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The chemistry between Sally Field and James Garner in the comedy-drama Murphy's Romance (1985) proved so potent that both stars were nominated for Golden Globes, and Garner scored a surprise Oscar® nomination - his only one to date - as Best Actor. Her intensity and verve contrast wonderfully with his laid-back demeanor. The two actors share skillful comic timing in this quirky romance, and their final scene together is genuinely moving.
Field plays Emma Moriarty, a divorced woman with a 12-year-old son (Corey Haim) who moves to a small Arizona town where she tries her hand at boarding and training horses. Garner is Murphy Jones, the widowed town druggist who steers business Emma's way and begins a gradual courtship even though he is decades older. When Emma's shiftless ex (Brian Kerwin) shows up, her son is conflicted because he has grown to like Murphy but wants his father back in his life.
Despite the age difference, Emma finds Murphy's gentle ways hard to resist after he declares that he has found love "for the last time in my life." Carole King sings the theme song inspired by this line, "Love for the Last Time." Although Murphy admits to being 60, Garner's real age at the time was 57.
The screenplay was adapted by Harriet Frank Jr. and Irving Ravetch from a 1980 novel by Max Schott. The married screenwriting team made several significant changes in the novel's story, with the central couple retaining a platonic relationship and Murphy marrying someone else.
The director of Murphy's Romance is Martin Ritt, who had guided Field to an Oscar® in Norma Rae (1979) and directed her again in Back Roads (1981). He described her as "one of the best, perhaps the best, actress I've ever worked with... She's simply astounding." Ritt enjoyed seven other collaborations with Frank and Ravetch including The Long, Hot Summer (1958), Norma Rae and Stanley and Iris (1989).
Field produced Murphy's Romance through her new production company, Fogwood Films, but she and Ritt had difficulty convincing Columbia Pictures to green-light the production. Studio executives were hesitant because the homespun story included no sex or violence, but capitulated after considering the track records of the star/director/screenwriters team, especially the success of Norma Rae.
The next hurdle was the casting of Garner, still considered by some as basically a television personality despite film successes ranging from The Great Escape (1963) to Victor/Victoria (1982). The studio preferred Marlon Brando, while the screenwriters asked that the role be offered to Paul Newman. When Newman declined, Field and Ritt were able to go with their first choice.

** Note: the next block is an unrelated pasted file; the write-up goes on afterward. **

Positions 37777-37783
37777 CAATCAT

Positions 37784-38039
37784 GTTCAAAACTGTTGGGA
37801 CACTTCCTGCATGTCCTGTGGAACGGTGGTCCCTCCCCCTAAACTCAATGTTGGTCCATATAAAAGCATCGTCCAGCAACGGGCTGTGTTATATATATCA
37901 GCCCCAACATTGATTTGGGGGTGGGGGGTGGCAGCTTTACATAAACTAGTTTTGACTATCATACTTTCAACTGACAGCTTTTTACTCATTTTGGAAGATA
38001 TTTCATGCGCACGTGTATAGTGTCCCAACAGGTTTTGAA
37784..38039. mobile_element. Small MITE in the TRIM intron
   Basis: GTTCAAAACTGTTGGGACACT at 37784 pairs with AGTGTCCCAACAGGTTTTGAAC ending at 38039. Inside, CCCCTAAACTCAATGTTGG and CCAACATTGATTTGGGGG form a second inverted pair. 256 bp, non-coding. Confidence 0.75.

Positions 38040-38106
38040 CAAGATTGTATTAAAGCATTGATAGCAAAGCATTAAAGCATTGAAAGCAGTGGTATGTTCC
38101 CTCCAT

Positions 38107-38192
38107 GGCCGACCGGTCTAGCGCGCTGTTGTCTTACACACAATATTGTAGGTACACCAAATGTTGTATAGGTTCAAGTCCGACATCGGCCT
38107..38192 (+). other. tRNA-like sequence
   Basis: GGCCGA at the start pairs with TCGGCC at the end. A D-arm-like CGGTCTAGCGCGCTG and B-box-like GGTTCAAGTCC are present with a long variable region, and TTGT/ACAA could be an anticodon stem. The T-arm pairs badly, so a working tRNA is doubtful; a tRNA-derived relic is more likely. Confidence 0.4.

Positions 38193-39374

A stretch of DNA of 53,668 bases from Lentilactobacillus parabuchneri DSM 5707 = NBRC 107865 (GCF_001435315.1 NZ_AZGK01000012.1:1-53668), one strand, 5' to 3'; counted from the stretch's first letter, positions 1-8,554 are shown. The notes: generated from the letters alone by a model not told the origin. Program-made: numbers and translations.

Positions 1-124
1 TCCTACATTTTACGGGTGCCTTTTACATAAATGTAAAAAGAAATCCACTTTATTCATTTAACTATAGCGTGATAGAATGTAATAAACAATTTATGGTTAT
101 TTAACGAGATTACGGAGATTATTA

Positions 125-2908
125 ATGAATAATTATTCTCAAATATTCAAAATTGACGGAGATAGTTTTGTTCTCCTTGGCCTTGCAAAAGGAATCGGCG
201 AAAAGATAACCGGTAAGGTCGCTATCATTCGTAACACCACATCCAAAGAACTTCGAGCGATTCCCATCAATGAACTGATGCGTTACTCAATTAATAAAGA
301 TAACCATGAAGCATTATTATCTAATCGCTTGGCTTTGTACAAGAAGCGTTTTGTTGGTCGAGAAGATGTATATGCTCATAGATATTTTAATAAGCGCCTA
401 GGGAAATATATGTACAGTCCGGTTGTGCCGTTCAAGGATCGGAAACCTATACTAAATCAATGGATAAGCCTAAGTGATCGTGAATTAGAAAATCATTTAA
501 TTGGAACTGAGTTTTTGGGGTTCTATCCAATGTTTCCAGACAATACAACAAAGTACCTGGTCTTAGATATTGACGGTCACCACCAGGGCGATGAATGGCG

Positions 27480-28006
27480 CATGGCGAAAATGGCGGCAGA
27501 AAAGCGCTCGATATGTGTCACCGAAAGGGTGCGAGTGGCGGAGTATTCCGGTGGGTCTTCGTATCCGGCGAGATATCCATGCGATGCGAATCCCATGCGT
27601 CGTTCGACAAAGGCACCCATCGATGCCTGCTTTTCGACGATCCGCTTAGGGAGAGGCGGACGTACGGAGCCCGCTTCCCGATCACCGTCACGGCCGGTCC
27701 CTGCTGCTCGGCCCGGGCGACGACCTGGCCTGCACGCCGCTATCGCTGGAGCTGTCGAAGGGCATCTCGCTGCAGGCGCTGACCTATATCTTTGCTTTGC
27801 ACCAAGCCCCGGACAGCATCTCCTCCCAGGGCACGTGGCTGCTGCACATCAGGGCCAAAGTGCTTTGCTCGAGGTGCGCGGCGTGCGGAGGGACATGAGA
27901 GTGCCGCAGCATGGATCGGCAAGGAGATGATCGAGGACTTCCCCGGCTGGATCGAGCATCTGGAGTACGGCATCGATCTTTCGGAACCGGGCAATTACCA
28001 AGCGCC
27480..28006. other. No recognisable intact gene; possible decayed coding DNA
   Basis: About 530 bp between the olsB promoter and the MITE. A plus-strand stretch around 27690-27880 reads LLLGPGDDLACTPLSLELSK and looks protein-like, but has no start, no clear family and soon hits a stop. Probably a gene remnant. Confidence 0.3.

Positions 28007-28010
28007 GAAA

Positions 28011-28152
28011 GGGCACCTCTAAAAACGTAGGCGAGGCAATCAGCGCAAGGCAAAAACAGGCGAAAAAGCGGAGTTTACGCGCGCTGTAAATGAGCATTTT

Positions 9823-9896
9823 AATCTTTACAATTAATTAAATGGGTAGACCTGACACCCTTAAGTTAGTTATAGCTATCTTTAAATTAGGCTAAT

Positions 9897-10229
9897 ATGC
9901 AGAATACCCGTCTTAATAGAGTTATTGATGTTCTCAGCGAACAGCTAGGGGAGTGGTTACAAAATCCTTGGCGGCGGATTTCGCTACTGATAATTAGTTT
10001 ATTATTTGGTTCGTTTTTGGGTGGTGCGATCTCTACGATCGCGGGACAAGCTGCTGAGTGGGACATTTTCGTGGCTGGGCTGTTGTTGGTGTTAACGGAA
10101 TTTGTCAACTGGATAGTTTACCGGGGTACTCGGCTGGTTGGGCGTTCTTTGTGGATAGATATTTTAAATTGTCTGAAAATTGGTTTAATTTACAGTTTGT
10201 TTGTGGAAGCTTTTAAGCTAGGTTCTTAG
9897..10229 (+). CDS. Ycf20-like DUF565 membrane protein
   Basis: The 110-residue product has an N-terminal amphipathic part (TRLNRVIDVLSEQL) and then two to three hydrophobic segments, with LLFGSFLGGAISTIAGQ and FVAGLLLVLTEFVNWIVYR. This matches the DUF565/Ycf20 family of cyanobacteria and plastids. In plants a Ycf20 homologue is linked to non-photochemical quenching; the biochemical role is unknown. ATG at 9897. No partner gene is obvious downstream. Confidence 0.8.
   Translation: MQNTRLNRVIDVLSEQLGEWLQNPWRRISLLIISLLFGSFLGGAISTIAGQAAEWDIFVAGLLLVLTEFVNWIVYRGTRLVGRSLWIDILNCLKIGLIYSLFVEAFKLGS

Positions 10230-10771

In reflecting upon her costar, Field commented that "If men only knew what's appealing to a woman is how a man makes her feel about herself. Jim is funny and dear, and he laughs at my jokes. That's what makes Jim sexy; it doesn't change with years." She would also say that her kiss from Garner in Murphy's Romance was the best she ever had onscreen.
William A. Fraker earned an Oscar® nomination for his cinematography of the rustic locales. Location filming took place in Florence, Arizona, whose preserved Main Street is featured prominently. The bar set used in Murphy's Romance was auctioned off to a restaurant in Glendale, Arizona, where it remained until 2004, when it was sold to a private collector. At the time of filming, Columbia was owned by the Coca-Cola Company, and product placement included the use of the word "Coke" in the dialogue and on frequently glimpsed signs.
Murphy's Romance, originally rated R because of the single use of a vulgarity for sexual intercourse, became one of the few films to successfully appeal its MPAA rating, getting it changed to PG-13. Although originally scheduled for a general release on Christmas Day weekend of 1985, the film was instead given a limited holiday release and went wider in late January 1986.
Critic Roger Ebert summed up the appeal of Murphy's Romance when he wrote that "Much depends on exactly what Emma and Murphy say to each other, and how they say it, and what they don't say. The movie gets it all right."
Producer: Laura Ziskin
Director: Martin Ritt
Screenplay: Max Schott (story); Harriet Frank Jr., Irving Ravetch
Cinematography: William A. Fraker
Music: Carole King
Film Editing: Sidney Levin
Cast: Sally Field (Emma Moriarty), James Garner (Murphy Jones), Brian Kerwin (Bobby Jack Moriarty), Corey Haim (Jake Moriarty), Dennis Burkley (Freeman Coverly), Georgann Johnson (Margaret), Dortha Duckworth (Bessie), Michael Prokopuk (Albert), Billy Ray Sharkey (Larry Le Beau), Michael Crabtree (Jim Forrest).
by Rogert Fristoe